Choking often occurs in the pleasantest surroundings â€“ enjoying Father’s Day dinner, talking with friends over coffee and cookies, or cheering at a ball game while munching pop-corn â€“ all of which can happen in a food service environment.Â Choking, respiratory distress and oxygen lack can quickly ensue if a small object, such as a piece of food or the tab of a pop can, becomes lodged in the throat (windpipe), partially or totally cutting off air to the lungs.
Usually a good strong cough releases whatever has stuck in the throat and the person is left somewhat red-faced, teary-eyed, possibly with a sore throat and perhaps a trifle embarrassed. But sometimes coughing isn’t enough to dislodge the object and death from choking can quickly follow if the airway is completely blocked.
Within minutes (some say as quickly as 40 seconds) the choking person can become unconscious and suffer cardiac arrest. Although the heart may still be resuscitated, the person may be left with mild to severe neurological damage. Brain damage from lack of oxygen will follow in four to six minutes if the airway remains completely obstructed.Â Survival depends on immediate first aid to get oxygen to the brain.
Recognition of choking is the key to saving a life.Â A large proportion of choking deaths occur because â€“ prompted by good manners and social conditioning â€“ the choking person seeks privacy while trying to clear the airway.Â A choking person needs immediate first aid and should never leave a room where others are present.Â If the person does leave, the potential rescuer should follow to give first aid if necessary.Â If the choking person can still breathe and make sounds, leave him or her alone and encourage vigorous coughing to expel the object.Â If the person cannot speak, has a weak cough, bluish face or finds it hard to breathe, try the Heimlich maneuver, which will often clear the obstruction with three to four thrusts.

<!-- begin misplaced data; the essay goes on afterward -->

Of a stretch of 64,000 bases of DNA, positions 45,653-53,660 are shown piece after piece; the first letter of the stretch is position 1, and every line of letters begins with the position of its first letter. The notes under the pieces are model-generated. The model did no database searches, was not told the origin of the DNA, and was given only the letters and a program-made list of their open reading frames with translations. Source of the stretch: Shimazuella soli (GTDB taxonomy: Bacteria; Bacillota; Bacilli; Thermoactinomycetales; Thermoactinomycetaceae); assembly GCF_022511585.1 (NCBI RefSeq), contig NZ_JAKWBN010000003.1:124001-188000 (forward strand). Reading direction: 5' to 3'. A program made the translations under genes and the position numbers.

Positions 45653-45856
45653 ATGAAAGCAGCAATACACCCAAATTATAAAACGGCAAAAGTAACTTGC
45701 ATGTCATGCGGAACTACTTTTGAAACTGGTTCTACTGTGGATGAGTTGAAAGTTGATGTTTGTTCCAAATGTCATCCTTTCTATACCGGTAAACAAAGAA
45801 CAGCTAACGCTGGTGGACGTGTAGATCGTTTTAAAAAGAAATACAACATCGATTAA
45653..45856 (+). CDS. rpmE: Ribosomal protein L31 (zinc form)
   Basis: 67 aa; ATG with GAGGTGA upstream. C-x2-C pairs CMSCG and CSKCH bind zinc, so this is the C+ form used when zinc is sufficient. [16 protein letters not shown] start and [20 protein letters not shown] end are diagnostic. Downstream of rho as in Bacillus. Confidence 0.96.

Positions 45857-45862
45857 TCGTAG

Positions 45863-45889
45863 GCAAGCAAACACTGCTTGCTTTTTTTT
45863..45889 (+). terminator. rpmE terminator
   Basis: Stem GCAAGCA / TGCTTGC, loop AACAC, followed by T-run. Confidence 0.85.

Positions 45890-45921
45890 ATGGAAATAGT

Emergency Health Services should be summoned if a choking person can’t speak, is making a high-pitched wheezing noise and most urgently if the person becomes unconscious. Dial 911 immediately for emergency aid if a choking person loses consciousness.
Basic steps used in the Heimlich maneuver
Before performing any lifesaving technique on a conscious person, the rescuer must obtain consent.Â Ask the victim: “Are you choking?” Once consent (a nod will do) is received, the Heimlich maneuver can be performed while the choking person is standing or seated.
The four basic Heimlich steps used to clear the airway are:
- From behind, place your arms around the victim’s waist.
- Make a fist with one hand and place the thumb side of the fist against the choking person’s abdomen, well below the rib cage and just above the navel.
- Grasp your fist with the other hand and press into the victim’s abdomen (just above the navel) with quick upward thrusts.
- Repeat thrusts until the object is expelled.
If the airway is not cleared, the choker may become unconscious. If this happens, try to make the person’s fall to the ground as gentle as possible to prevent injury, especially to the head.Â An ambulance should have been called since brain and heart damage can quickly follow loss of consciousness.
While awaiting emergency medical help, a trained rescuer can perform the Heimlich technique on an unconscious person who’s placed on his or her back. Although the principle is the same when lying down, the technique varies slightly. The rescuer kneels astride the person and body weight is used to produce quick upward thrusts.
All front of the house food and beverage employees should be taught to recognize the signs of a person choking and how to perform the Heimlich Maneuver.
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